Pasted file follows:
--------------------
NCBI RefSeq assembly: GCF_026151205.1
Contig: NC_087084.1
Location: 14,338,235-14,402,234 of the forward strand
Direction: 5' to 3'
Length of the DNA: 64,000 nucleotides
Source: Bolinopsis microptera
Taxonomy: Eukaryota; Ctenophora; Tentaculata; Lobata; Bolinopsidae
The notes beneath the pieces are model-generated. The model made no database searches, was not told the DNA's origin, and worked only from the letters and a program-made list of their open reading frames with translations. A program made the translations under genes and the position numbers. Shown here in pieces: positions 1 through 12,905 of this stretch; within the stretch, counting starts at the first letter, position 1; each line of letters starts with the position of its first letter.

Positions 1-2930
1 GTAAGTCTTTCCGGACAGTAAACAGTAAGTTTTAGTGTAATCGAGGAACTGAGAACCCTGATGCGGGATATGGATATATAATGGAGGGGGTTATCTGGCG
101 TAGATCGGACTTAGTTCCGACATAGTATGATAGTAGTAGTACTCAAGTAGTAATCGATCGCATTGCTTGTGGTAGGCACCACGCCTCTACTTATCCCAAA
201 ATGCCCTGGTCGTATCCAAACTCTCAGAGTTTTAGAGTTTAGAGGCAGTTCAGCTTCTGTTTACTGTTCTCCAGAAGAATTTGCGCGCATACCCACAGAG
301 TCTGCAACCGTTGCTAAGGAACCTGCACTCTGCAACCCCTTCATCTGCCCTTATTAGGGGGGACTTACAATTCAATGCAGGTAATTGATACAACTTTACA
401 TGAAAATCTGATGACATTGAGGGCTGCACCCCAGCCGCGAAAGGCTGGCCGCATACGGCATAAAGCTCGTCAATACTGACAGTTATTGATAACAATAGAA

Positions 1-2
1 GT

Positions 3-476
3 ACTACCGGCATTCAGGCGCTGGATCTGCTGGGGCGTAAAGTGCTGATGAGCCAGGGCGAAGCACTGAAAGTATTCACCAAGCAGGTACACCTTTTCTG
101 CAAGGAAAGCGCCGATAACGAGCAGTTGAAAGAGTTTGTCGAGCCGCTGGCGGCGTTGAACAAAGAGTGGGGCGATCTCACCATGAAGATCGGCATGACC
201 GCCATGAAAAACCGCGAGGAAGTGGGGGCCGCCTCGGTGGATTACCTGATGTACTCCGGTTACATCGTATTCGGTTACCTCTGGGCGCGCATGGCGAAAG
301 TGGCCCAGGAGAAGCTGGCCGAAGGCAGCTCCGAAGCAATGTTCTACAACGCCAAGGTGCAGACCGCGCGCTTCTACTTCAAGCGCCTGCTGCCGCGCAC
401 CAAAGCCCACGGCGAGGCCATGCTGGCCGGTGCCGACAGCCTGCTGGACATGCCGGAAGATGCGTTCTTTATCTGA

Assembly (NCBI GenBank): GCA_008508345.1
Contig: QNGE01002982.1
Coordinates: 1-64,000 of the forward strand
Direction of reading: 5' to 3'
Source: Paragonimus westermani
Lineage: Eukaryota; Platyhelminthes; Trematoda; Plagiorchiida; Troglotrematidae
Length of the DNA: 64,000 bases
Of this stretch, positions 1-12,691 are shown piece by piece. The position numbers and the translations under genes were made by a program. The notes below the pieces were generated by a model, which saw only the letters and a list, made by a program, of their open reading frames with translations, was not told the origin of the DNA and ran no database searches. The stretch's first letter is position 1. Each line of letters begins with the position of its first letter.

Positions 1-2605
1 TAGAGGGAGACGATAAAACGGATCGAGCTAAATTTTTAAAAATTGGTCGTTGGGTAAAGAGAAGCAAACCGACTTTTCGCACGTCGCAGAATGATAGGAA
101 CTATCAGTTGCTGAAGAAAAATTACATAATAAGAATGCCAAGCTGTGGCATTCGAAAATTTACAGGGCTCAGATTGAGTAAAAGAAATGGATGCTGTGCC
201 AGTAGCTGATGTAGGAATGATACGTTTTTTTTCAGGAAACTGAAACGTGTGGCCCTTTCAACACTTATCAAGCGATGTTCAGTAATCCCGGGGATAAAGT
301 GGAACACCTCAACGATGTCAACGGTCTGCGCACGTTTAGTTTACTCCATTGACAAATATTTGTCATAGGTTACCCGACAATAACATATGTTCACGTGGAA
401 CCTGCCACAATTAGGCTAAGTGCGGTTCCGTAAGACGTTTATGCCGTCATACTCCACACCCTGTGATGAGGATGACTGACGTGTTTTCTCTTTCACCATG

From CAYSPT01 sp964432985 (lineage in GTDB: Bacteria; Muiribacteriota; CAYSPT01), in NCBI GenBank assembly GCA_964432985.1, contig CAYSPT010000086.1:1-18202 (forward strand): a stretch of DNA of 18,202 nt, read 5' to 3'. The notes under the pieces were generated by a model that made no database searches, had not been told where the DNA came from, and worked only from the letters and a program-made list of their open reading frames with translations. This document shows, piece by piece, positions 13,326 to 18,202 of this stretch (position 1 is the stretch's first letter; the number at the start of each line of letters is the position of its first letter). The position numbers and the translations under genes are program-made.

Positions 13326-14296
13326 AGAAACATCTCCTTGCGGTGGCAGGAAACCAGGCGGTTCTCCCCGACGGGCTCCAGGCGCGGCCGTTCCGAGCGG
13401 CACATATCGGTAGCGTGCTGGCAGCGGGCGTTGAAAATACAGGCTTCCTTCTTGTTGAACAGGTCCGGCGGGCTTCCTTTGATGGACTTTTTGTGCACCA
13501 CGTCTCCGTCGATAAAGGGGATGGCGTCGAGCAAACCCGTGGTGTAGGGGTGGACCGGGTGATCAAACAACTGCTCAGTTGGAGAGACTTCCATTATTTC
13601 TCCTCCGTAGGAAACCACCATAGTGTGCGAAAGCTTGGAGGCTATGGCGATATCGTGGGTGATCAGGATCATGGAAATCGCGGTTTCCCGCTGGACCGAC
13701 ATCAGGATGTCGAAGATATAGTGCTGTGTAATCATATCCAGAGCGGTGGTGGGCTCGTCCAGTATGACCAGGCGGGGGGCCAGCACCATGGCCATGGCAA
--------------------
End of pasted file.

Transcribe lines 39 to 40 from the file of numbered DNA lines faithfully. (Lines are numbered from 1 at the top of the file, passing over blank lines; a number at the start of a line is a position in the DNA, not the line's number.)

13326 AGAAACATCTCCTTGCGGTGGCAGGAAACCAGGCGGTTCTCCCCGACGGGCTCCAGGCGCGGCCGTTCCGAGCGG
13401 CACATATCGGTAGCGTGCTGGCAGCGGGCGTTGAAAATACAGGCTTCCTTCTTGTTGAACAGGTCCGGCGGGCTTCCTTTGATGGACTTTTTGTGCACCA